Tabletop Day RotIL D&D Run Sampled by *PBS*

This blog has always been a place for me to work out my thoughts on gaming through writing. It’s been an honor to know that someone (anyone, really) finds what I have to say interesting.

However, had an audience ever been the point of this exercise, I can die happy now.

Yesterday, I received the following in my YouTube inbox:

Footage Request for PBS Offbook

We’re a YouTube series from PBS titled “Off Book” and we explore cutting edge art, internet culture and the people who help shape that. We are currently working on our next episode, a 7 minute short documentary on Dungeons and Dragons.

It’s a highly positive piece that aims to garner more attention to this awesome, growing scene, the history behind it, and the way it has changed our culture for the better. Here’s a sample of a broader work we did on Fandoms earlier this season:

We’d love to draw footage from all of the great YouTube videos fall around the US and the world, and we found a great video of yours that we’d love to feature:

We would feature 2-5 clips from the video, each clip averaging about 2.5 seconds each. This would serve as b-roll to show the audience what the work behind Dungeons and Dragons looks like. Unfortunately we don’t have a budget to license the footage. We would, of course, link to your video and provide credit in the description.

If you would prefer that we not feature your clips, please just let us know before we get it out and we’ll be sure to replace them! We want to be diligent and respectful in our process.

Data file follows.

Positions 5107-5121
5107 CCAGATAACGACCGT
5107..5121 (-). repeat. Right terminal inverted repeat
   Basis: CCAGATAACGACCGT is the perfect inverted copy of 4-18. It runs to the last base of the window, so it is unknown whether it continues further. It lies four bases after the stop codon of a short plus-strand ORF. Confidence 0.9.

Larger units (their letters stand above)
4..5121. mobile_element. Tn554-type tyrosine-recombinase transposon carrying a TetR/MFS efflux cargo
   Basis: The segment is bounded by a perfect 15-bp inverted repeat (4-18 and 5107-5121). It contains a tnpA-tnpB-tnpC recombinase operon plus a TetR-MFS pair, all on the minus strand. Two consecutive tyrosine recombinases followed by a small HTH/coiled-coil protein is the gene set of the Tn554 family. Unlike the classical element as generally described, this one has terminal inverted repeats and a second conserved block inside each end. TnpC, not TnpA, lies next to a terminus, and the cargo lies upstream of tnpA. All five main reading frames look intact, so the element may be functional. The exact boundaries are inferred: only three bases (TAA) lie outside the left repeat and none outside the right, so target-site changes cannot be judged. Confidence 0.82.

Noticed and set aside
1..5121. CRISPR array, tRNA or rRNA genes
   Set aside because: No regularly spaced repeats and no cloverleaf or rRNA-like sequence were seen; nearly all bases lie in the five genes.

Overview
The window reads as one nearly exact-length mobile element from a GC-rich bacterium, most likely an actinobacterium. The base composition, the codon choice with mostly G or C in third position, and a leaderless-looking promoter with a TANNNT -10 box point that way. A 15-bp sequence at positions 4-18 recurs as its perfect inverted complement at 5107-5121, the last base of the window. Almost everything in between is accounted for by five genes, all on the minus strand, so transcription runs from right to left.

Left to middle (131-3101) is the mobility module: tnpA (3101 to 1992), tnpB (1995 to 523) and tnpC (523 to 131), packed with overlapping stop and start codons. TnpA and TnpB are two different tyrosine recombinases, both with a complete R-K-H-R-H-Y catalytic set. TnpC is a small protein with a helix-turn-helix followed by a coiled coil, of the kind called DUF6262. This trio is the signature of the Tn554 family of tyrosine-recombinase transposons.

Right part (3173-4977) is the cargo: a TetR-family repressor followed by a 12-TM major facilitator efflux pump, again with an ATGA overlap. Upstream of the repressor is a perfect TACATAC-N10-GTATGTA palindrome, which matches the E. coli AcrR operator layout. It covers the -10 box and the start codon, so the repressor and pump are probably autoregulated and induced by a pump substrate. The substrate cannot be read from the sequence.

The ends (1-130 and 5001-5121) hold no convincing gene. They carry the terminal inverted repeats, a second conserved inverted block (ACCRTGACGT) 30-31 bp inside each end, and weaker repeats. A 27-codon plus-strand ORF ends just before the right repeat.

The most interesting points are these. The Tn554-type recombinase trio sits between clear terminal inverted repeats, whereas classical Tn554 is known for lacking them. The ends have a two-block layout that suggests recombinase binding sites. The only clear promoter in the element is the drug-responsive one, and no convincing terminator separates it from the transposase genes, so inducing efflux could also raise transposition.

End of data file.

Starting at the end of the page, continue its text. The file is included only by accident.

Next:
The PBS Off Book Team

My first reaction was that this wasn’t legit. How could it be? Also, I had already released the footage under a Creative Commons license, so it’s not like that actually had to ask for my permission.

So, it turns out that the PBS Off Book team works fast. The D&D episode is up and my video is prominently featured. I even have two speaking clips! I’m very happy with the piece.

I’ve still no idea how they came across the video.

I can’t describe how it feels to be on a PBS show, even a little webisode like this. I have enormous respect for the organisation and grew up watching a lot of their programming. I feel as if I’ve “made it” somehow. It feels good.

The full Revenge of the Iron Lich run can be found here. It runs a little over 4 hours.


~ by Hunter Rose on June 20, 2013.

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